Good morning, Camden Chatters.
The slow-to-heat-up MLB hot stove got a major jolt over the weekend with the biggest free agent signing in baseball history, Shohei Ohtani’s 10-year, $700 million deal with the Dodgers, a move that the club officially announced last night. We also learned some surprising details about the contract: Ohtani will defer a whopping $68 million per season for the entire 10 years of the deal, which he will then receive in full for the 10 years afterward.
So in effect, Ohtani will only be making $2 million a year for the next decade. And yet the O’s still couldn’t beat that offer! Talk about being cheap!
I’m kidding. Well, sort of. Obviously the O’s were never going to be involved in the Ohtani sweepstakes. But if there are other free agents out there who are willing to accept contracts with major deferrals (not on the $68 million per season level, of course), then there’s no reason the Birds couldn’t be involved. The Orioles are no strangers to including significant deferrals in big contracts, which they did most recently with the ill-fated Chris Davis extension, and perhaps it’d be a way for the club to land premium free agents without ownership having to significantly escalate payroll for at least the first couple years of the deal. Heck, if the Angelos family is planning to sell the team in the near future anyway, they’d be long gone by the time the bulk of those backloaded contracts need to be paid. What do they have to lose?
Yeah, I know. Don’t hold your breath. Still the majority of players on MLBTradeRumors’ top 50 free agents list remain on the market, so pretty soon these dominos are going to have to start to fall. With Ohtani off the board, the next biggest name available is Japanese import Yoshinobu Yamamoto, who is expected to land a deal well in excess of $200 million, hopefully not with an AL East team.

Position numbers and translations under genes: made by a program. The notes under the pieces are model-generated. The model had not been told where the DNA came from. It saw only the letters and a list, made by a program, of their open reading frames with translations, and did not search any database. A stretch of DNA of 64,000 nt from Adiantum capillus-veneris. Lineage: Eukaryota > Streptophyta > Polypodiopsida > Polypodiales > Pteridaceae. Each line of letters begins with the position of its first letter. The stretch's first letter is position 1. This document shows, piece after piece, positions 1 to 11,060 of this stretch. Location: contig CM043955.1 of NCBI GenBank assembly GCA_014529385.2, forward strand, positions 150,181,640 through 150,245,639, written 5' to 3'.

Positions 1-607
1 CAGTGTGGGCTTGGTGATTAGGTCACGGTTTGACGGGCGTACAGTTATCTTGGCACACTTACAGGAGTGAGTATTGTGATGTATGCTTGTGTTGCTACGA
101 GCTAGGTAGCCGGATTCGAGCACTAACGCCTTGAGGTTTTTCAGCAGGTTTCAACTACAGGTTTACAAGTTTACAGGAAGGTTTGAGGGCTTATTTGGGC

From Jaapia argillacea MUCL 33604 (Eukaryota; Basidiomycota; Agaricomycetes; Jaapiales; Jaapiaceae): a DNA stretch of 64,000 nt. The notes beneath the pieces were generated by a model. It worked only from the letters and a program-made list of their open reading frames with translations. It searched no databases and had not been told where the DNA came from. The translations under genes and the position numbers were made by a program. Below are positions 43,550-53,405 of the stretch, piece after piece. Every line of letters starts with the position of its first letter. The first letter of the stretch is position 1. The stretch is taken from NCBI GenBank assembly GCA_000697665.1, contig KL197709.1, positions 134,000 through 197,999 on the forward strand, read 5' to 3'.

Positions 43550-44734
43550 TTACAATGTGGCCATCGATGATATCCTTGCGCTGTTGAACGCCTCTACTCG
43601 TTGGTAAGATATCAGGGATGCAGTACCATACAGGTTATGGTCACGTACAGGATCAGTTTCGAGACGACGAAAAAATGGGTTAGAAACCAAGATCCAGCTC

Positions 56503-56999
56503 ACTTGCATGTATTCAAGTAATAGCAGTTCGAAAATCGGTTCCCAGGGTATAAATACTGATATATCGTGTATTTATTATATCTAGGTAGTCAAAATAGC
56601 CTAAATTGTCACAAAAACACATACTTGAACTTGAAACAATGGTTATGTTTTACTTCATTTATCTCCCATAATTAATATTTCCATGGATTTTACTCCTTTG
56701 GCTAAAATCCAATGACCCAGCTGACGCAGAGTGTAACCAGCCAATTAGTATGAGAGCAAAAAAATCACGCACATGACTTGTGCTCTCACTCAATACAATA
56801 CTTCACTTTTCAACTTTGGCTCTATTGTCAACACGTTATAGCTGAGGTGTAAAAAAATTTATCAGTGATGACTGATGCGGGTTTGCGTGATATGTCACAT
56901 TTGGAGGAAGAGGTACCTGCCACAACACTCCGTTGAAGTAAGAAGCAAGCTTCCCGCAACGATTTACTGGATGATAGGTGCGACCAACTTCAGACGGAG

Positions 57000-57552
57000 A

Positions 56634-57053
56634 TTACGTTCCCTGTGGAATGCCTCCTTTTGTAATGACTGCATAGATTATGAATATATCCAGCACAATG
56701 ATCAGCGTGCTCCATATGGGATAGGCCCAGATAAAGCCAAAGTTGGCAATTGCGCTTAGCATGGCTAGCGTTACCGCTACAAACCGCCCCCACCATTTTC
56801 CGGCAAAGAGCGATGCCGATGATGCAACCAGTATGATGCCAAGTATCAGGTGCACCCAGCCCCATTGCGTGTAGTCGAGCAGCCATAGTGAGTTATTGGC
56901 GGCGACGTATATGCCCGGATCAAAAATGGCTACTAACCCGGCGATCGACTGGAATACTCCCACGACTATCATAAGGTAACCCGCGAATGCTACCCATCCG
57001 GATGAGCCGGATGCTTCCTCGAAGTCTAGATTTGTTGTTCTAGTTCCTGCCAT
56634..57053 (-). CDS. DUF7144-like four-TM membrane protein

I guess we’ll just spend the next few weeks watching where the big-name free agents land, knowing with near certainty that none will be coming to Baltimore.
Orioles lease saga: Timeline of twists and turns in past year of negotiations – Baltimore Sun
Best of luck to Nathan Ruiz, who announced on Twitter that he’s leaving the Orioles beat after five years. In his final article for the Sun, he recaps the frustrations and false starts that have left the O’s still without a long-term lease.
On paper, the Orioles’ bullpen is looking pretty strong, even without Félix Bautista. Of course there have been some Orioles bullpens that looked pretty weak on paper but turned out to be good, so hopefully the reverse isn’t true.
I keep forgetting Kyle Stowers is still in the organization. It’s good that the Orioles haven’t, but it’s hard to see a path to playing time for him.
The Orioles’ GM earned honors from Baseball America after his club’s incredible 101-win season. Was there really any other choice?
Orioles birthdays and history
Is today your birthday? Happy birthday! You have only one O’s birthday buddy, and he’s not exactly the most memorable Oriole. It’s Garrett Atkins, who played 44 games for the 2010 Orioles to end his major league career. He turns 44 today.
The O’s have made a couple of major moves on this day in history. In 1993, they made one of their most significant free agent signings ever, inking slugging first baseman Rafael Palmeiro to a five-year, $30 million deal. Palmeiro completely transformed the Birds’ lineup, batting .292/.371/.545 with 182 homers and 553 RBIs during those five years in Baltimore (though they later brought him back for a second stint in 2004-05, which, uh, did not end well).
And on this date in 2007, the O’s parted ways with All-Star shortstop Miguel Tejada, trading him to the Astros for a five-player package that included outfielder Luke Scott and pitchers Matt Albers and Troy Patton. Tejada had put up four stellar seasons with the Birds — including a franchise-record 150 RBIs in 2004 — but wasn’t keen on being part of the club’s rebuilding effort. He, like Palmeiro, later returned for a failed second stint in Baltimore.